Saturday, November 26, 2022

The Rising Menace Of Prescription Pill Addiction Among Children

Children are being neglected in the fight against prescription drugs, despite the fact that they are the ones who suffer the most as a result of pill addiction. The authorities have taken a number of steps, including establishing a more stringent prescription-drug database and implementing stronger legislation, but the epidemic does not appear to be getting better despite these efforts.

Because of this, there are a significant number of children whose parents are addicted to prescription drugs, and these children are at risk of physical and emotional abuse as a result of their parents’ addiction. The number of instances of this being seen by state and municipal child protection professionals is on the rise. The majority of cases of child abuse and neglect may be traced back, either directly or indirectly, to the abuse of prescription drugs.

It is unreasonable to anticipate that a parent who is addicted to drugs or alcohol will be able to provide the kind of care that is required for their children when they are struggling to take care of themselves. When this happens, the children’s safety is compromised, and state and municipal authorities are required to take action.

It is incomprehensible how much of an impact this is having on the many components of the child welfare system. This pandemic is akin to epidemics that occurred in the past, including yellow fever and smallpox. One of the most significant obstacles is the limited amount of cash that is available for these types of programs. Another issue is that there are not enough people willing to become foster parents. The protection of the family has been the primary objective if that can ever be accomplished.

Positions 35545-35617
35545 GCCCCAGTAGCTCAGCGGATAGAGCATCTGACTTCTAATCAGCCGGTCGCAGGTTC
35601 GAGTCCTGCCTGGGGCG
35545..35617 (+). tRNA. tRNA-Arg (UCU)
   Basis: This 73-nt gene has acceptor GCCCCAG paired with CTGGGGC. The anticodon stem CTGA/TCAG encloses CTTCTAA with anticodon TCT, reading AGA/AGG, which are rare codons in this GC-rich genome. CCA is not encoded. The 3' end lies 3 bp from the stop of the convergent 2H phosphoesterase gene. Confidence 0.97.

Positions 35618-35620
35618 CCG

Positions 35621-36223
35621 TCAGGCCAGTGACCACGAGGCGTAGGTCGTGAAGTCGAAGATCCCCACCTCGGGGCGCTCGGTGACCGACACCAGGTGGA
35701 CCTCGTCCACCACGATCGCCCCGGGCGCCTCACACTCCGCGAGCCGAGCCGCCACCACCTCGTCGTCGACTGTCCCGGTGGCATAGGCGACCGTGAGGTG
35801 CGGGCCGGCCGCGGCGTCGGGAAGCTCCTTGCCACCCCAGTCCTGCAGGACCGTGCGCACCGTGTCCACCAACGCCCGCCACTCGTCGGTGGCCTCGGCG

The aftermath, particularly the children, is something that the vast majority of people don’t give any thought to. Babies are being delivered with addictions to opioids and other narcotics, and they have to go through withdrawals in the hospital. This is a growing problem in the United States. As a direct consequence of this, these youngsters will eventually develop special needs.

Children who were fortunate enough to avoid being exposed to drugs while they were still in their mother’s womb suffer in a variety of other ways as a result of their parents’ drug addiction. People who are addicted to drugs eventually pass away, just like those who have fatal cancer. Would it be reasonable to expect someone with a terminal disease to provide appropriate care for a child or children? Although some of these youngsters endure more suffering than others, all of them are currently in danger and are living in unstable settings.

In the future, what standards of behavior will be required of these children as they mature into adults? Due to the fact that addiction is a product of both heredity and environment, is modern society producing children that can be discarded as useless? Are these going to be the kinds of children that are doomed from the moment they are conceived? The war on drugs must not only take these children’s circumstances into account, but it must also actively involve them. If not, what options do they have before them?